Owing to all these, Ugandans ended 2016 worried about the state of the economy and its future. The Bank of Uganda’s 2016 Business Tendency Index (used to measure the level of optimism business owners and executives have about the prevailing and expected business environment) shows that although, overall, business executives have kept an optimistic view of the business situation throughout the year, the level of optimism that was rising between January and June, has since waned.
Why is this so? What does 2017 hold for Uganda’s economy?To answer the first question, the “Leading Economic Index” (LEI) – a metric used by economists toforecast future economic activity; ranging between 0 (worst prospects) and 1 (best prospects) -shows that there are bad prospects in Uganda’s economy going forward. As the BOU puts it, “the domestic economic growth outlook remains subdued.” Uganda’s GDP growth will remain anemic, at 4.5% way below the 6 – 7%target.
Currently, Uganda’s LEI is estimated at 0.47, and it is projected that it will stagnate at 0.48 (below average) between 2017 and 2020.Some of the reasons for this have already been mentioned above.
Others include: the recent downgrade of Uganda’s credit rating by Moody’s from B1 to B2,which is expected to negatively impact both portfolio and FDI inflows. Moody’s found Uganda’s debt burden to have “risen faster than the government’s own resources…”
Secondly, the slower than previously assessed growth rate for Uganda’s trading partners. Uganda’s key trading partners such as Kenya, China, the European Union and other regional markets will grow at a much lower pace that what was earlierprojected.This will weigh in on Uganda’s merchandise exports.
Thirdly, the prevailing adverse weather conditions are projected to continue into 2017 which will affect agricultural production. This is likely to accelerate food inflation, let alone its effect on export performance and household incomes.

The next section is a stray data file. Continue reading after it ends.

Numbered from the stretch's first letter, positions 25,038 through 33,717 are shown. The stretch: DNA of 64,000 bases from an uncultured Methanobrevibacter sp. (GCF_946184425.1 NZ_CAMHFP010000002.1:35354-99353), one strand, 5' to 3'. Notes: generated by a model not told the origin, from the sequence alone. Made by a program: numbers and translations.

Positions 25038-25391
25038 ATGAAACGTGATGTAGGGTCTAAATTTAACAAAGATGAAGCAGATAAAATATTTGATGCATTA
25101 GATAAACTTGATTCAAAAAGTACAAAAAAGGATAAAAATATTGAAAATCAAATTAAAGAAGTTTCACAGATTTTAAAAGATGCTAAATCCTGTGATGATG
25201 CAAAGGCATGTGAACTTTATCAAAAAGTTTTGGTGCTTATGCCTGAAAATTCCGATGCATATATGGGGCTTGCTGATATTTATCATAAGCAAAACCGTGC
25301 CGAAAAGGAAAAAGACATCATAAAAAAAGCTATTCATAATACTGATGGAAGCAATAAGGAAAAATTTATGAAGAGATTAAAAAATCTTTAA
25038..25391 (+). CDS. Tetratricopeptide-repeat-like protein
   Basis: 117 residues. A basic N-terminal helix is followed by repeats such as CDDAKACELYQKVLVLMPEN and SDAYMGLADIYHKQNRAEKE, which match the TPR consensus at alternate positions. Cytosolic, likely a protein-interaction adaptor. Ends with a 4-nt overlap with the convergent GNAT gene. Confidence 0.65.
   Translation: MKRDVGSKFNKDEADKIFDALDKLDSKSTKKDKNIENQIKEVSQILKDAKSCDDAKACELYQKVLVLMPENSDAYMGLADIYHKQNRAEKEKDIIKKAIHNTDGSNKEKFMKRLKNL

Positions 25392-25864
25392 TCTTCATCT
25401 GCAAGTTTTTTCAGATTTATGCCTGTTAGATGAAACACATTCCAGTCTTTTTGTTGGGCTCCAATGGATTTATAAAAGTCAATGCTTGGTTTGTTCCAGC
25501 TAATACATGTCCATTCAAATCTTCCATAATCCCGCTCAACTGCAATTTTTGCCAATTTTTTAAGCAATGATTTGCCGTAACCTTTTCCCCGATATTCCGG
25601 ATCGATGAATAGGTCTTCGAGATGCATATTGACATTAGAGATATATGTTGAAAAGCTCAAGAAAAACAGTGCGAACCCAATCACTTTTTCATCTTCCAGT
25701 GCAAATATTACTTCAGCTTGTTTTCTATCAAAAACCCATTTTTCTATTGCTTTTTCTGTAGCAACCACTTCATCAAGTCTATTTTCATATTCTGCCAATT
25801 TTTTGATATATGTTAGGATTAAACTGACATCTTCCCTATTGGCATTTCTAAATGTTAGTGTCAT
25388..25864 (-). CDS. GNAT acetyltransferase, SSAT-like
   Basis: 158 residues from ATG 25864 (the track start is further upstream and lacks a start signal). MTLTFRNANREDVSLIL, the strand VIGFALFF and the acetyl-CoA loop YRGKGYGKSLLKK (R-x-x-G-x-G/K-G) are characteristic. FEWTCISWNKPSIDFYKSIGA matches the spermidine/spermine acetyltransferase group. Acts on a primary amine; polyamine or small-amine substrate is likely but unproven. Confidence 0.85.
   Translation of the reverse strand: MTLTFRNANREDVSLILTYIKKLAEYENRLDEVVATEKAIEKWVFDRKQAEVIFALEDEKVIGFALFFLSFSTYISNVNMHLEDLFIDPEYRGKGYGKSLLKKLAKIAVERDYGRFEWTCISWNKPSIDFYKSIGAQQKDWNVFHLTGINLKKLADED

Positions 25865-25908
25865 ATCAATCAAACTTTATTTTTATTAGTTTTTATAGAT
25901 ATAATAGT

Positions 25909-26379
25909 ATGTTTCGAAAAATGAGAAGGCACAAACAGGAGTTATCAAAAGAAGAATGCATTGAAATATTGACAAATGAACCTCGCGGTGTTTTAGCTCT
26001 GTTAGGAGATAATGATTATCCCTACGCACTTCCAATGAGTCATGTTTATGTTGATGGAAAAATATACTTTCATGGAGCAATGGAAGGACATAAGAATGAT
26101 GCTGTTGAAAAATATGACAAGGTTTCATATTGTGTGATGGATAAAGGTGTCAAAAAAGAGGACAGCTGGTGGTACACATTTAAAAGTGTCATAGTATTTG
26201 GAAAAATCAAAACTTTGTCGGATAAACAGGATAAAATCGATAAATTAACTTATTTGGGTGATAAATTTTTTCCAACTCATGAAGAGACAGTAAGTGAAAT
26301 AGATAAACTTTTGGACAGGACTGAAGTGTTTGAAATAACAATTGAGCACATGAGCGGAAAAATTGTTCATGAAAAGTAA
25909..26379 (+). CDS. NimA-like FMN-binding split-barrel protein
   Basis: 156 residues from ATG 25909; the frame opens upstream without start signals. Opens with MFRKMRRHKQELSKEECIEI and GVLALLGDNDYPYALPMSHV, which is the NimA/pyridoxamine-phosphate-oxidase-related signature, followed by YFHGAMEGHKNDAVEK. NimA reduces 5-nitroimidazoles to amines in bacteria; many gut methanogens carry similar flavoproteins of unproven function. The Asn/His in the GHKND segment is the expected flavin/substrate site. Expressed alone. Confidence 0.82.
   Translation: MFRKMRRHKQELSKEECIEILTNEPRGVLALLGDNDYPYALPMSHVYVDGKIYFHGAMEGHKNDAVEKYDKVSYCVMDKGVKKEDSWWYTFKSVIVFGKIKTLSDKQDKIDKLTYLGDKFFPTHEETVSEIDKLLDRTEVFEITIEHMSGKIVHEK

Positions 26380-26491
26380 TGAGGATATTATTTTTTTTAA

Fourthly, the BOU is likely to raise interest rates to maintain inflation with in the 5% target. In its December 2016″State of the Economy” update, the BOU warns: “The Bank reiterates its commitment to conduct monetary policy with flexibility, so that projected inflation stands at 5% over the policy horizon.”
In a nutshell, much of the past, recent and present economic situation promises bad news for 2017. The good news, however, is that the BOU has in the last quarter of 2016 started to relax its policy by reducing the central bank rate (CBR), now at 12%. This will more likely encourage banks to reduce lending rates and increase private sector credit.
Secondly, with Kenya going into elections in 2017, this might also help Uganda’s economy to get a few dollars from portfolio investors and foreign direct investors (FDI). Thirdly, the country seems to have fully emerged out of the political uncertainty that hung on its economy throughout the 2015 and 2016. Experts at the Centre for International Development at Harvard University project that Uganda will be the second fastest growing economy in the period up to 2024, beaten by only India.
The risks, however, lie in the uncertainty surrounding post-Brexit (although I feel the UK are past the days when they could substantially affect Uganda’s economy); China’s slow growth; the possibility of resurgence of political unrest in the neighbouring Democratic Republic of Congo, the unresolved situations in South Sudan and Burundi; and the increasingly unpredictable weather which continues to dilute the government’s efforts in the agricultural sector via the Operation Wealth Creation (OWC).